Dog rescued from pond by fire department, not people unwisely urging each other to ‘go get him’ (video)
EDWARDS — You don’t want to die as a Darwin Award, and that’s why local firefighters are happy to report that the dog was the only creature they rescued from the Freedom Park pond.
About 1:45 p.m. on Monday, Dec. 11, Eagle River Fire Protection District crews responded to a report that a dog had fallen through the ice at Freedom Park in Edwards.
A firefighter in a dry suit rescued the unhappy pup, which appeared to suffer no ill effects from his adventure.
But in the moments before crews arrived, bystanders reported individuals urging others to “go get him,” a monumentally bad idea.
“If a pet owner attempts the rescue and also falls through the ice, the end result could be tragic,” said Tracy LeClair, community risk manager for the Eagle River Fire Protection District. “At the very least, it may delay the rescue of the dog because our priority will be to rescue the owner first.”
Dogs lack awareness when it comes to ice conditions, LeClair said.
When walking on or near ice, keep your pets on a leash. If a pet falls through the ice, then do not attempt a rescue yourself. Call 911 immediately, LeClair said.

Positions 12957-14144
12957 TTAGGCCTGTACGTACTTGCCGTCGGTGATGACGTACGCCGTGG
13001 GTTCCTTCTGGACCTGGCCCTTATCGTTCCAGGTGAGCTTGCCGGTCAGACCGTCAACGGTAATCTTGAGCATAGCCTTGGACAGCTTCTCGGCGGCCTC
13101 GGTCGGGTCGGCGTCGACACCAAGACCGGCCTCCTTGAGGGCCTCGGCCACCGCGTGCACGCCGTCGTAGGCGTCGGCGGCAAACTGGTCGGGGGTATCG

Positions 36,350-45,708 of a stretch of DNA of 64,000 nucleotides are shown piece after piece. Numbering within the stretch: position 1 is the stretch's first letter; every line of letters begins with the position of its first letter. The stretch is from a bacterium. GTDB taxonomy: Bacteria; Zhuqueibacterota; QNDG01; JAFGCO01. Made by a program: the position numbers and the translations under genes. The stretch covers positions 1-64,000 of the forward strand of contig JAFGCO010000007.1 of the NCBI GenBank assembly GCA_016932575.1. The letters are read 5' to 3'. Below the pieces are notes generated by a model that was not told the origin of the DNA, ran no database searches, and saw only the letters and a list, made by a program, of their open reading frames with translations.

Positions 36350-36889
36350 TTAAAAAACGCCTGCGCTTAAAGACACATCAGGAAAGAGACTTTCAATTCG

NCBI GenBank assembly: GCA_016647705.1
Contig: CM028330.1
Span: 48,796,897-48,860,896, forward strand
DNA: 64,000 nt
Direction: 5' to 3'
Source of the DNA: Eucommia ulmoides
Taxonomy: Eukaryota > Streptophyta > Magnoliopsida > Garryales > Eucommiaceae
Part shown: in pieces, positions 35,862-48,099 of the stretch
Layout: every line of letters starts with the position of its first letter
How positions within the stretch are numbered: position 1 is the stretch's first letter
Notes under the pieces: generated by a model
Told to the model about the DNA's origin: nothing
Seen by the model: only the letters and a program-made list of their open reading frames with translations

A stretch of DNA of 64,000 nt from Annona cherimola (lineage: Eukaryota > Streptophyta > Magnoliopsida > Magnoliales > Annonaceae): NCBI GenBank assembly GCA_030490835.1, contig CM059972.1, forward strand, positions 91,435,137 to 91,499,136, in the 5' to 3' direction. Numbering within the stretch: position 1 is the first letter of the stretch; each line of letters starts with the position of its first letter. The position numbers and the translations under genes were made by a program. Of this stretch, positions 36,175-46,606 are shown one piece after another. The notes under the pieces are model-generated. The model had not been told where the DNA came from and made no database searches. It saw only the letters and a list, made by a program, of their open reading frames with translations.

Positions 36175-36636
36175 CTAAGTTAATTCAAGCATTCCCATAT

“Well-meaning pet owners can too easily become rescue victims themselves when trying to assist their pets. You should always assume that if a pet falls through the ice and cannot get out, so will you,” LeClair said. “Always call 911, and don’t become the next victim.”
The water beneath ice is barely above freezing. If you fall in, then your body cannot maintain its core temperature.
“This directly affects your strength, mental capacity and the ability to get out,” LeClair said.
People who attempt a rescue frequently become victims when they fall through the ice, as well.
“If you do have to approach the hole as a last resort, then you should still not run or walk, but crawl, to minimize the impact of the weight,” LeClair said.
Throw a long object toward the victim, such as a pole, a rope, a tree limb or even a long scarf.
If you fall in, swim to the edge of the ice and use your elbows to lift yourself partially out of the water.
“Go to the edge of the ice where you came from, since it held your weight up until that point. The ice around the other edges might be weak,” LeClair said.
Move slowly and deliberately to conserve body heat, and move back to where you entered the water. Expect a progressive decrease in your strength and ability to move. Stay calm and use a whistle to attract help.
The best idea, though, is to stay off.
“If you don’t know that the ice is 100 percent safe, stay off,” LeClair said.
Staff Writer Randy Wyrick can be reached at 970-748-2935 and firstname.lastname@example.org.
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